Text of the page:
For online banks that started attracting new customers via bait offers, it is not uncommon for 15 percent of their current accounts to be dormant or even 40 percent of their securities accounts to have no customer activity at all. Bait offers aren’t sustainable because they don’t actually help banks win market share from major players. Instead, they end up generating additional unprofitable market volume.
An alternative approach involves luring customers with inexpensive showcase products and then selling them higher-quality products through targeted upselling. However, this strategy is usually unsuccessful, as banks often fail to encourage enough customers to purchase their revenue-generating products. Banks typically lack clearly differentiated product offerings with upselling paths that are easily understood by customers. The financial institutions must understand the needs and value of different customers groups in order to properly tailor their product range to match the willingness to pay of various customer segments. Successfully communicating value helps customers fully grasp the benefits of the services banks provide and supports the process of approaching new customers by means of value-selling sales tools like product finders.
Myth 3: Banking products are commodities and should be free
“What costs nothing is worth nothing!” This German proverb perfectly captures how pricing can affect consumer behavior on many levels. Why should this be any different when choosing banking products? Consumers often see financial products, particularly current accounts, as commodities.
However, there are even significant differences in how customers perceive commodities in terms of value and willingness to pay. Take the example of water, the most basic commodity. While most people drink tap water that costs less than one cent per liter, some consumers are willing to pay up to 10,000 times that amount. How can something be sold at such a high price when customers can basically have it for free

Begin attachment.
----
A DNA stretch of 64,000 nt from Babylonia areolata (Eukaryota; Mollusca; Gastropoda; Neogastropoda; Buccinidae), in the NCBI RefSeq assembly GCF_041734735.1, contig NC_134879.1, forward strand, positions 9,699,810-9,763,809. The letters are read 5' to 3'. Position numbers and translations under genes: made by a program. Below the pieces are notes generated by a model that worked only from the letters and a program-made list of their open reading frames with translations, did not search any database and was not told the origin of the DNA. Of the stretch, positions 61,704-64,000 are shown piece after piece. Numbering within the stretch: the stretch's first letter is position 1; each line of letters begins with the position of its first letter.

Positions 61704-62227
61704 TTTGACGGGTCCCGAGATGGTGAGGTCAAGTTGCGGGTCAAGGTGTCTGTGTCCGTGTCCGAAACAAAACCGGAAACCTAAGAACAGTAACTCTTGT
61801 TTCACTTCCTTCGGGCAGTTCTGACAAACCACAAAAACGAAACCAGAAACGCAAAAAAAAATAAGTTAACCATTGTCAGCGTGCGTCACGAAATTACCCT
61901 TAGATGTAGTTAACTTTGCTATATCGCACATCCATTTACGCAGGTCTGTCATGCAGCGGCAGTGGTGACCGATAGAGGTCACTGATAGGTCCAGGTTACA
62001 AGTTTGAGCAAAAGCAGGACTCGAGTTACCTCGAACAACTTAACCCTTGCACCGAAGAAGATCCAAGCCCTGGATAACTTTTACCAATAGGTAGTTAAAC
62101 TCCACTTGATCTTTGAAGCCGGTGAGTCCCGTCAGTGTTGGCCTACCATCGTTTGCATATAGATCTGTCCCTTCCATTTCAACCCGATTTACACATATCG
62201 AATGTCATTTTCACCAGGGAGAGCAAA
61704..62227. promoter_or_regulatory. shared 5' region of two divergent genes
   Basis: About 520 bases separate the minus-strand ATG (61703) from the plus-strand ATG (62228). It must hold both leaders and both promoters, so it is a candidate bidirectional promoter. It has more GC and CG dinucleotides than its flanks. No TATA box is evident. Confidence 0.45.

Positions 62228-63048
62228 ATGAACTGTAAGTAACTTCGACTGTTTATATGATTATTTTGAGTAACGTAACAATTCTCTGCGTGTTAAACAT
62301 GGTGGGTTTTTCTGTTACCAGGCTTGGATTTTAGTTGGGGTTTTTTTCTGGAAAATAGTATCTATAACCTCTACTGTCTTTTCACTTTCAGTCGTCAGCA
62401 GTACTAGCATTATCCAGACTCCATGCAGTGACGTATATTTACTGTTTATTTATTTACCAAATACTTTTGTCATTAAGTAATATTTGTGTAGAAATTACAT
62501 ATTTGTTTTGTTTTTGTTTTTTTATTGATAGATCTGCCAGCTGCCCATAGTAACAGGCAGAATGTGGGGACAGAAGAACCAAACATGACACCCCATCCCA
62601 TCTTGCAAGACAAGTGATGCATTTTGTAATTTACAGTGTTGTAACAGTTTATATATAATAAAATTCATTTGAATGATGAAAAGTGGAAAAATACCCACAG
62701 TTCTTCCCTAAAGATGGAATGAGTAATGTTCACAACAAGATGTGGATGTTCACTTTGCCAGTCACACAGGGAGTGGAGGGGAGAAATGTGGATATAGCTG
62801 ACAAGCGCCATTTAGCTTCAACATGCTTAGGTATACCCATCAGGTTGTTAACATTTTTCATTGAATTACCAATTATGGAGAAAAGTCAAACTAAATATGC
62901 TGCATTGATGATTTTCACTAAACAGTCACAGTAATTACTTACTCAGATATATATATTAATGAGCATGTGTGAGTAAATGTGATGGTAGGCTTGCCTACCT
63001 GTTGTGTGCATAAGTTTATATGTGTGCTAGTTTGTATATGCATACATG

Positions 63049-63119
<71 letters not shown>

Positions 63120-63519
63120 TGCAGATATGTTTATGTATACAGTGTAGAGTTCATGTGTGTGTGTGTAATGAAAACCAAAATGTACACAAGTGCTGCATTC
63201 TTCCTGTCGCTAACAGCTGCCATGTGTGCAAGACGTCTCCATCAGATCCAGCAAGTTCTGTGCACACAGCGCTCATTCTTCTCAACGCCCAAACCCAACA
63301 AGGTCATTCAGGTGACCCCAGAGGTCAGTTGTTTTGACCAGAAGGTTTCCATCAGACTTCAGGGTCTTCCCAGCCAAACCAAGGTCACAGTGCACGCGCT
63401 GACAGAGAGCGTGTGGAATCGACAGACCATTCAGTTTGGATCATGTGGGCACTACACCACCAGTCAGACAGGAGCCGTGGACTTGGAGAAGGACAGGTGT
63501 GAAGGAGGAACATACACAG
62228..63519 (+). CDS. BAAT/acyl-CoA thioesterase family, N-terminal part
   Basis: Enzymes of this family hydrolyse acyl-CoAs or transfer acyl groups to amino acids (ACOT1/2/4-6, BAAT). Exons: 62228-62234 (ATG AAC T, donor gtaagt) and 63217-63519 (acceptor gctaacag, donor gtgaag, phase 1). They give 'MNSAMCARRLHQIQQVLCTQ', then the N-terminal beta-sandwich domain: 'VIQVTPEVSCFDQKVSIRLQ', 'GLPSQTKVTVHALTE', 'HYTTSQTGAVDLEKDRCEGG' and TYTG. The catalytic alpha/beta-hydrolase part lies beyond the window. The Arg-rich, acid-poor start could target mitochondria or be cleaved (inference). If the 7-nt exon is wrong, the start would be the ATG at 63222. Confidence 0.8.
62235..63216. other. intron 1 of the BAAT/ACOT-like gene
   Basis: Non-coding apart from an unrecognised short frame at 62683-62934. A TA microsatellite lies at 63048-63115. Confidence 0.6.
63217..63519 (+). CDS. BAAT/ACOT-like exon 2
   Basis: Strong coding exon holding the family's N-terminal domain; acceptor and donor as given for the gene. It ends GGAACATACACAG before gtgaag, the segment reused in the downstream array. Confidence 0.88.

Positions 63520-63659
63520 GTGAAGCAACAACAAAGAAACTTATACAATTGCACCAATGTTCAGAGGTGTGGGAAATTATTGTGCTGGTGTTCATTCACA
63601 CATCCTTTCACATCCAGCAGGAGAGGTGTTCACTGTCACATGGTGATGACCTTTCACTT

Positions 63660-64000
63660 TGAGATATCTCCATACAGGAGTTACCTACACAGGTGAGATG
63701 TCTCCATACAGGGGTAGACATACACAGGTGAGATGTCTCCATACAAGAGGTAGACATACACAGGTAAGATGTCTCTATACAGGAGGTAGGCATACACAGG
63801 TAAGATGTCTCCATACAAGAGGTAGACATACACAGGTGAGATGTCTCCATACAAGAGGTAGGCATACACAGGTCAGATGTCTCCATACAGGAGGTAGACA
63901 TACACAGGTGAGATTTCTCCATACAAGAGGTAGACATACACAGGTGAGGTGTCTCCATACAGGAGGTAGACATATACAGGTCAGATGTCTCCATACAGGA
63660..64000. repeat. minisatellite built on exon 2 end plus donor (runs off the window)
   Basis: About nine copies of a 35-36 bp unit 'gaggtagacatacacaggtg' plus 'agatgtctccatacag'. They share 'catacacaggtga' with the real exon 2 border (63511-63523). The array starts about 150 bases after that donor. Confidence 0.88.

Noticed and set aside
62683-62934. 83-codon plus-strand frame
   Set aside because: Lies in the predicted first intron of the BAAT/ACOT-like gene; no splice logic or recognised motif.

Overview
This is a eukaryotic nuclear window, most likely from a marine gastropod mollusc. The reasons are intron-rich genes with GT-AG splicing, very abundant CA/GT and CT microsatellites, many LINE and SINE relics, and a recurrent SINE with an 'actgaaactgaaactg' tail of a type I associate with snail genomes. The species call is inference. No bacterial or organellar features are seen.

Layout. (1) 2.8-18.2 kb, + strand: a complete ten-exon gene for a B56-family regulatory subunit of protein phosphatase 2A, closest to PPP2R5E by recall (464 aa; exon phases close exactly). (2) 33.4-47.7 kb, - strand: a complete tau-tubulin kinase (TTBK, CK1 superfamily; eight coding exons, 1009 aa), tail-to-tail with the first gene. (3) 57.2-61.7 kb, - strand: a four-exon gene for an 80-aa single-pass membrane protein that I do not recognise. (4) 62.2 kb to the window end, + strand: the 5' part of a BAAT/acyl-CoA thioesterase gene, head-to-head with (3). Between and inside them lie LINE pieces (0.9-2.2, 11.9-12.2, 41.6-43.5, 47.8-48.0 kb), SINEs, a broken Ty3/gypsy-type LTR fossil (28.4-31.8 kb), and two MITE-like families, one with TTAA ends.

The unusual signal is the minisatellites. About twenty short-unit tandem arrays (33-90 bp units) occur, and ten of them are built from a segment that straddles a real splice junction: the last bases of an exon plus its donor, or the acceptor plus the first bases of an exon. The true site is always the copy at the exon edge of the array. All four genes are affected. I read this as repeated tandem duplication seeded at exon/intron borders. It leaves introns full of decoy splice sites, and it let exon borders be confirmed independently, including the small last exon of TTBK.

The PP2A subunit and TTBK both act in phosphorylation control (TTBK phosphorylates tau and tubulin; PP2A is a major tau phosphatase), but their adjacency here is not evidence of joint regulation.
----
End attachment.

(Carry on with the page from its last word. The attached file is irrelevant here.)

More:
The key to success for this example: Package the water in an appealing bottle, and list its special characteristics on the label, such as the fact that it is sourced from crystal-clear Norwegian glaciers. This way, the supplier is no longer selling the commodity, but rather an exclusive lifestyle and experience. This strategy not only works for water, it can also be applied to almost all commodities – and even banking products.
Profitable customer growth is possible through services, not price
Despite a more competitive market, the arrival of PSD2, and increasingly simple mechanisms to switch banks or accounts, customers are still resistant to switching, making the market for “bank switchers” very limited. The question remains whether a clear focus on growth is beneficial and, moreover, whether a price-driven growth strategy is the key to success in winning new customers. The latter implies that bank customers are fundamentally very price sensitive. However, our experience shows that customers’ price sensitivity is, in fact, very low, especially if a bank doesn’t have any free accounts in their offering. These banks succeed in attracting and retaining their customers through features other than price, such as consulting services, transparency, or user experience.
In order to acquire new customers, banks must focus on the value-added services and features they provide, not on price. They must tailor their offering to customers’ needs and successfully communicate value to achieve sustainable growth, regardless of the market conditions.